Once you get the “right people on the bus,” (as taught to us by Jim Collins and his best-seller, Good to Great), a leader’s job is to keep them there by figuring out the elixir of intrinsic motivation. Despite overwhelming evidence that traditional methods including a carrot (reward) and stick (reprimand) approach is not effective, an incredible number of companies still waste time and energy on such methods.
According to Paul Marciano, Ph.D. and author of Carrots and Sticks Don’t Work: Build a Culture of Employee Engagement with the Principles of Respect, 40 years of research proves that not only does the traditional reward and recognition programs not work, they actually decrease overall morale.
In the U.S. workforce, 70% of employees are “not engaged” or “actively disengaged” at work according to Gallup, so management teams are highly motivated to find ways to motivate their employees.
Here are a few things to keep in mind:
It’s not ALL about pay, but it is about FAIR pay
If you don’t have a fair pay structure in place, you can kiss any aspirations of motivation good-bye. While increasing pay doesn’t necessarily equate to highly motivated employees, if the basics aren’t in place—fair pay and working conditions and job security—employees won’t be motivated no matter what you do.
Discover what motivates each individual
One size does not fit all when it comes to workplace motivation. As a company leader, take the time to get to know what’s important to each employee and mentor your management team to do that for each direct report. For one employee, getting to leave early for a job well done is a motivator but for another it’s simply a handshake with a genuine, “Thank you! Your contribution was essential to our success.”
Employees have a very real need to be recognized for their contributions. This doesn’t mean they want programs for an “Employee of the Month,” but they do want to know that their work is seen and appreciated by their manager, supervisor or company owner. A quick chat at an employee’s desk to show gratitude and to recognize their specific contributions leads to continued motivation. It’s the personal time and attention from a manager that is the true motivator.
Motivated employees are those that are empowered in their tasks, jobs and to make a difference in the company. Organizations with strict formal processes strangle the motivation of those who wish to make an impact. They give up without even trying because the regulations are set. Organizations also empower employees when they set them up for success with proper training and mentorship to help them achieve their next goal.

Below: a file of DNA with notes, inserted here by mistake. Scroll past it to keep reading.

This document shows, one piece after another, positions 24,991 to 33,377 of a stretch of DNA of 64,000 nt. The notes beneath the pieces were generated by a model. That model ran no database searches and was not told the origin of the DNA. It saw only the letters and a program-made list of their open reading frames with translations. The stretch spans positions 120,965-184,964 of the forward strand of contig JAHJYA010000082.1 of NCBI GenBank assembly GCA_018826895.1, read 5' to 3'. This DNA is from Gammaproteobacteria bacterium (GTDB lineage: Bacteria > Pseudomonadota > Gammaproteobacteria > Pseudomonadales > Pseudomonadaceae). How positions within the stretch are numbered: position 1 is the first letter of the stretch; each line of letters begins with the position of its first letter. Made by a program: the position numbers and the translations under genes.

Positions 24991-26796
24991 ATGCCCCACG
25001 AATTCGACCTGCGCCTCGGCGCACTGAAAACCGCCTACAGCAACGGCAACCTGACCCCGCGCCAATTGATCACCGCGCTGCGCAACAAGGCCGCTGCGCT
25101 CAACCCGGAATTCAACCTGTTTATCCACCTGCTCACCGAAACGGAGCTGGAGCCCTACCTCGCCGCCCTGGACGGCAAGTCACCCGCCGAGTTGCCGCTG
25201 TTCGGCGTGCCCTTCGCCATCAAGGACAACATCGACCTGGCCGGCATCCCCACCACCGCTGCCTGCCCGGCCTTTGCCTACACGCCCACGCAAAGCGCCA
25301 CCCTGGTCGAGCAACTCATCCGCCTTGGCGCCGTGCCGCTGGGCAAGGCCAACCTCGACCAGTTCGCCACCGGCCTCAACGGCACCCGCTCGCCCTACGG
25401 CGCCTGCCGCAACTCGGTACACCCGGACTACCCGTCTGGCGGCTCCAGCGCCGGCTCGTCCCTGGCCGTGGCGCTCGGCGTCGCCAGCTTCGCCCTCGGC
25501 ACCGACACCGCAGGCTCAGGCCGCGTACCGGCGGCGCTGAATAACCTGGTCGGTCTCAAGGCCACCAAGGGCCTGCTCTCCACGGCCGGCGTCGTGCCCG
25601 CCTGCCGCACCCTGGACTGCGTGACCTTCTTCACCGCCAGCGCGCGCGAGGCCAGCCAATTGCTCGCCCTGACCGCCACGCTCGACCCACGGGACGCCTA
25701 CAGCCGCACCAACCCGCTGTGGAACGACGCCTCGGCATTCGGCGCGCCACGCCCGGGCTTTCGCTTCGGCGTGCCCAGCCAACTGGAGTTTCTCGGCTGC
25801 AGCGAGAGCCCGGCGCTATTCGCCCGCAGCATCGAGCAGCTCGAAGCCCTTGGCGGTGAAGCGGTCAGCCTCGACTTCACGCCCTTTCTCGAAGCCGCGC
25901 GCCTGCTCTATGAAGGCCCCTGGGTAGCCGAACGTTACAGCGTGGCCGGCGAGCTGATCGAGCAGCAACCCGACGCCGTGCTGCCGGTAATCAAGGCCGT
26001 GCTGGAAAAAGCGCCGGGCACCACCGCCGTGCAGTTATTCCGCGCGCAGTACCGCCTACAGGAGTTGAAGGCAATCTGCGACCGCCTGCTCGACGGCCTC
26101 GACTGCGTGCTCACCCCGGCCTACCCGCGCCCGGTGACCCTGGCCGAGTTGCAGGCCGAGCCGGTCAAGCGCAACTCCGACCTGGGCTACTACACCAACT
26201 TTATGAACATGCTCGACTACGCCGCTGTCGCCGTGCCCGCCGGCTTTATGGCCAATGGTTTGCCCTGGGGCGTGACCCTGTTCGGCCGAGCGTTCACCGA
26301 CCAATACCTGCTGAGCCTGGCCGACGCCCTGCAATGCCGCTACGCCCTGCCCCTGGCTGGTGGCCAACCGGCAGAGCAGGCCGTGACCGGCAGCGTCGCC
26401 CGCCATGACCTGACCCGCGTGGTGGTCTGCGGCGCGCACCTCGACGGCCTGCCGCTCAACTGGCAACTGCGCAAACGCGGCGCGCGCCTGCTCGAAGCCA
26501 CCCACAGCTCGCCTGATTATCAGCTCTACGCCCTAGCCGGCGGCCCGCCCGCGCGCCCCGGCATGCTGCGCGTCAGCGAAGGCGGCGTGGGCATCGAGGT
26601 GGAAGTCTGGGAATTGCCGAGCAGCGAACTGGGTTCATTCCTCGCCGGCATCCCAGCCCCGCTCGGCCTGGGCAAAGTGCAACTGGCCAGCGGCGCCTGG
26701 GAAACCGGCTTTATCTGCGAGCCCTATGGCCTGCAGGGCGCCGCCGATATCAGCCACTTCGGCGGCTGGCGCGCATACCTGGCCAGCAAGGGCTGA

A larger purpose in the work
Particularly important to the millennials who we work with, but motivating to all regardless of age, is the knowledge that our work has a larger purpose. People with a purpose are more resilient and focused, so it’s important for companies to be sure their employees understand how the work they do improves people’s lives.
Collaborative working relationships
Employees who feel part of a team and who get to build collaborative working relationships with others in the company are also highly motivated. This sense of belonging to a tribe where you depend on others and they depend on you, keeps the motivation high.
Trust is a foundational component to any relationship and one that is essential for employees to be motivated. When an employee feels that they aren’t trusted to do the job they are getting paid to do because they continue to be micromanaged, it squelches any motivation they have. Those that are trusted to do their jobs are much more motivated.
Motivation also increases when employees get supportive feedback. Most employees want to get better and progress in their careers and when a supervisor shows interest and shares ideas on how to improve, most are highly motivated.
A path to advance
It’s important for employees to see a way to advance within a company to continue to stay motivated. If they view their job as a pit stop on the road to another opportunity elsewhere, their motivation will deflate for the job they’re doing.
A culture of self-care
While there are countless companies who offer gym memberships and lunchtime yoga and profess to support work/life balance, it’s incongruent with the impossible expectations and demanding timelines that are consistently required. Companies who truly have the personal health and well-being of their employees top of mind are the companies motivated employees gravitate to.
Employees are motivated by the quest to be the best versions of themselves. They don’t want to be complacent, but want to continually grow and face new challenges. Employers who provide that for their employees help to motivate them.
If leadership isn’t motivated, it’s pretty impossible to have motivated employees. If your organization is suffering from a motivation problem, be sure that your company and leadership is sufficiently motivating to inspire its employees. If not, it’s time to reignite the passion.
As always, let me know your thoughts. What would you add to my list? What motivates you?
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Originally published on Linkedin Pulse
About Bernard Marr